Tax dollars to restore Seagate’s private beaches

Tax dollars to restore Seagate’s private beaches
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They can have their beach and gate it, too!

The Army Corps of Engineers will spend $30 million to restore the Hurricane Sandy-ravaged, private beaches of Seagate, a gated community on the western tip of Coney Island, and residents living on the other side of Brooklyn’s Berlin Wall say the influx of taxpayer money means they should be allowed to cross the border and take a dip.

“If you’re using public funds, you need to grant public access,” said Brighton Beach activist Ida Sanoff.

But Seagate representative Tami Maldonado argued that her neighborhood is entitled to the government groins, since neighborhood’s beaches have melted away thanks to a 1992 project that created stony wharves to fight erosion in Coney and Brighton Beach — a project Seagate opted out of because it would have forced the community to open its shore to the city’s masses.

Before: Prior to the building of the Coney Island and Brighton Beach groins, Seagate had only a very thin beach.
Army Corps of Engineers

“That project took away our beach and it was not supposed to,” said Maldonado.

And elected officials who helped allocate the cash for the project say the work on Seagate is necessary to keep up the integrity of the connected beachfronts.

“The beaches are all one holistic piece, and when you reinforce in Seagate, you are reinforcing the whole Coney Island peninsula,” said Ilan Kayatsky, a spokesman for Congressman Jerrold Nadler.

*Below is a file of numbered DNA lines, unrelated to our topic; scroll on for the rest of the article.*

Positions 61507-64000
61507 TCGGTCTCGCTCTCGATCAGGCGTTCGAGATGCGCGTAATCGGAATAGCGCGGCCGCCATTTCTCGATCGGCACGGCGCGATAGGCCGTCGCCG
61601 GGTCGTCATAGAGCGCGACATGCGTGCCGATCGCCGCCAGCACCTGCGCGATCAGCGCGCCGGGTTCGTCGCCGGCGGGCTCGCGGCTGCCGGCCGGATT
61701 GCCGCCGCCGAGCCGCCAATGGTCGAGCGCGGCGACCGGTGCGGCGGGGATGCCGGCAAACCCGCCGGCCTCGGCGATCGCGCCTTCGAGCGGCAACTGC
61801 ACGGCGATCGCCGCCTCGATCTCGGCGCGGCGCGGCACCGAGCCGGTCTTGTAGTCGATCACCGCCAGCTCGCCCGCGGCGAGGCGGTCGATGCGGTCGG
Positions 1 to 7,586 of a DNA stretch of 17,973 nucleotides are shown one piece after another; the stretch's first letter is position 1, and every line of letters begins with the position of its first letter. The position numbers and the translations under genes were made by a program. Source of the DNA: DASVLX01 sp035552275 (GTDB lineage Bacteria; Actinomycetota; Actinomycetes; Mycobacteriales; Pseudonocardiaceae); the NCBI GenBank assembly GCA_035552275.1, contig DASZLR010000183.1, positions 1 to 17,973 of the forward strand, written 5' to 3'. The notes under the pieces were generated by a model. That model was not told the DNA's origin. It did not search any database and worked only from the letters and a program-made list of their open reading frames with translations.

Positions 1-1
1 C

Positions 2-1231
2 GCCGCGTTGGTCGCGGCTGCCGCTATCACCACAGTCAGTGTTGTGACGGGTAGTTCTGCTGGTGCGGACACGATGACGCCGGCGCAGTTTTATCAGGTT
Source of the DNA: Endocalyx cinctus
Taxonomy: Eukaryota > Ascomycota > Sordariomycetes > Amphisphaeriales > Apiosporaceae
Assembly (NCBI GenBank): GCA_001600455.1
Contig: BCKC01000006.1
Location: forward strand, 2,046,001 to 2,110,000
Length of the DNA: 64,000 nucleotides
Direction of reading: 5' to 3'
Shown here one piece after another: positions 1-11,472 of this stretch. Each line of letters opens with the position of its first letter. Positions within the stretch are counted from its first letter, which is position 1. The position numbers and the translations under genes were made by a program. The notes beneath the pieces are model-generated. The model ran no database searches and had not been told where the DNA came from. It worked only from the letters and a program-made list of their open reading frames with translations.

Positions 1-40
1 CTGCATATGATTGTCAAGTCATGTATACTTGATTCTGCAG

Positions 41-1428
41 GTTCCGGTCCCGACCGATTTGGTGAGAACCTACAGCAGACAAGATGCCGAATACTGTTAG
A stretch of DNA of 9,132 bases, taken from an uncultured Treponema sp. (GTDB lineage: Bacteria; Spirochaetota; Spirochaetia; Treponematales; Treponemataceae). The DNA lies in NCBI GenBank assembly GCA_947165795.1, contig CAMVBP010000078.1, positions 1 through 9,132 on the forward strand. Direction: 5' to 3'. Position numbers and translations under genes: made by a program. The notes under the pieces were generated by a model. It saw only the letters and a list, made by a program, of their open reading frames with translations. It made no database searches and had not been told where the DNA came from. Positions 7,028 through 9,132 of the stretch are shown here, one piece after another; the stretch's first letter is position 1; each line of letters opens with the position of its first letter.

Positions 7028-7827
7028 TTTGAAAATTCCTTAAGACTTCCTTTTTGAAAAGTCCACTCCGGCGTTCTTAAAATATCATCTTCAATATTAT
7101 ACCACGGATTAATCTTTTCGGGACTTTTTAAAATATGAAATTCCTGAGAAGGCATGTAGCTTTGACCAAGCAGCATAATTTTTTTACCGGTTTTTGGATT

The money will let the Army Corps of Engineers construct four rock jetties at the tip of the peninsula — similar to the ones that jut out every few hundred feet from the Coney Island and Brighton Beach waterfronts — to capture sand in the sea currents and add acres to the receding Seagate coast.

After: The government dumped tons of sand onto the Seagate coast to shore up the Coney Island groins — but the new waterfront didn’t last long.
Army Corps of Engineers

The Army Corps of Engineers confirmed that the project would strengthen the integrity of the entire landmass — but claimed it was not required to restore Seagate’s sand.

“The work is primarily benefitting the original Coney Island project,” said Corps spokesman Christopher Gardner.

Kayatsky said construction of the retaining jetties would begin later this year, and be complete inside of two years.

Set in stone: Sand-collecting rock jetties like this one will soon come to the tip of Seagate — at the public’s expense.
Photo by Steve Solomonson

Reach reporter Will Bredderman at [email protected] or by calling (718) 260-4507. Follow him at twitter.com/WillBredderman.